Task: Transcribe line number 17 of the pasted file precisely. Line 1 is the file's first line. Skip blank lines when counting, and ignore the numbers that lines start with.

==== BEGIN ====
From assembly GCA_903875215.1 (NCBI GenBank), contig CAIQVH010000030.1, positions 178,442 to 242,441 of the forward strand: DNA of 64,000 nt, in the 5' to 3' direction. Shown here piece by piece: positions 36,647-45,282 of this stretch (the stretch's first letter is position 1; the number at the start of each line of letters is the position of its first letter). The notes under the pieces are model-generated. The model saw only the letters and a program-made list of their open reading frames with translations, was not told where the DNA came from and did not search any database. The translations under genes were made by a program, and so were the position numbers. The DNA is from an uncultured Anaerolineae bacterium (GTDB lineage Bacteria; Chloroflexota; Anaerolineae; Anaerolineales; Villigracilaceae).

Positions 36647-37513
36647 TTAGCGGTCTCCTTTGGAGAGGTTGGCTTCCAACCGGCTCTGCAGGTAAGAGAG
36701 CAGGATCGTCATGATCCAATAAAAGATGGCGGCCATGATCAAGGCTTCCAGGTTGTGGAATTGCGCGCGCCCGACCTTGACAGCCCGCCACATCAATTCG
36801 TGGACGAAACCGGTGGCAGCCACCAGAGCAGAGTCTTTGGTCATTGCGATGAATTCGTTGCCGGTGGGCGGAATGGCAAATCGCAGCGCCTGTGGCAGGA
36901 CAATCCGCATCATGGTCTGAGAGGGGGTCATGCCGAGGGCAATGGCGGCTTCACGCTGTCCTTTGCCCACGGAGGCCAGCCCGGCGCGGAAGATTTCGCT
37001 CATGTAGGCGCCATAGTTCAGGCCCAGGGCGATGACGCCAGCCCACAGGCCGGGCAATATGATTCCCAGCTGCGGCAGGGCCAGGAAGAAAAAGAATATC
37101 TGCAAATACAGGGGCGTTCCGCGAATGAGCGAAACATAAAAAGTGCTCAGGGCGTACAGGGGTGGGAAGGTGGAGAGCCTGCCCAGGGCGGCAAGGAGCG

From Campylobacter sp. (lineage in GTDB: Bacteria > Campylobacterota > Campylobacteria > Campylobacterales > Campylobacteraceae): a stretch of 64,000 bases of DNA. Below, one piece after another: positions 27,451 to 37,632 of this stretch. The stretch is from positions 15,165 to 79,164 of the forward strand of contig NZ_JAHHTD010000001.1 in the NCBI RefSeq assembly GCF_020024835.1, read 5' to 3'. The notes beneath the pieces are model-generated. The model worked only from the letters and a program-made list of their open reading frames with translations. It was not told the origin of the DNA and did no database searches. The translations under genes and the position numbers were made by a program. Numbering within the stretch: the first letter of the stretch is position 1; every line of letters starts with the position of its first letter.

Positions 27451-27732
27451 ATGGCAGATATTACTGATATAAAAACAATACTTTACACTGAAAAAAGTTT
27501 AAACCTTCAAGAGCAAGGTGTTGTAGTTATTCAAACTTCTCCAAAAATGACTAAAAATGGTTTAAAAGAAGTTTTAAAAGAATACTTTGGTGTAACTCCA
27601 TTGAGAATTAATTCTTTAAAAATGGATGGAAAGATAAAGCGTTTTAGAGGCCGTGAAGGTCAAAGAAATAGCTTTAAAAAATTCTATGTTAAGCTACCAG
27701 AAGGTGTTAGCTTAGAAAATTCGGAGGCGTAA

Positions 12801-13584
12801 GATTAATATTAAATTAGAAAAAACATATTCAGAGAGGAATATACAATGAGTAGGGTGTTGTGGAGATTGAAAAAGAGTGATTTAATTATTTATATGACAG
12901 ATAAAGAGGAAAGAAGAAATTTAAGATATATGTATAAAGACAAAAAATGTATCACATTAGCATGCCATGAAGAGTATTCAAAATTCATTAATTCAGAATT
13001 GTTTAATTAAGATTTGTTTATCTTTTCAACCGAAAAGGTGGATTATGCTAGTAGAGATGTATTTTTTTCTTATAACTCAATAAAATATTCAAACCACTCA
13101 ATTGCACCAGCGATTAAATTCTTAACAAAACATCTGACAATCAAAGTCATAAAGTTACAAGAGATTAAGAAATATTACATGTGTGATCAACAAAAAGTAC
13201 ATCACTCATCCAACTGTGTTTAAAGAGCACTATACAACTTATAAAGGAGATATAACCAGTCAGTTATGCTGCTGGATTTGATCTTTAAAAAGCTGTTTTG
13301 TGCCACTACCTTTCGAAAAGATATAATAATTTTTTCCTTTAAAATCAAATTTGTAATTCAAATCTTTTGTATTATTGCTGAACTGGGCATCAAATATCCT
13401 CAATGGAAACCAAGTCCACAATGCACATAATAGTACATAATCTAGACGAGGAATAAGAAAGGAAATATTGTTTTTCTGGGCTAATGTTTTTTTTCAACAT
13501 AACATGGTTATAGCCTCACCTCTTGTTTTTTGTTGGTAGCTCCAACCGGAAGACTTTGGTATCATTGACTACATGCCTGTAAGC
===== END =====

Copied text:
12901 ATAAAGAGGAAAGAAGAAATTTAAGATATATGTATAAAGACAAAAAATGTATCACATTAGCATGCCATGAAGAGTATTCAAAATTCATTAATTCAGAATT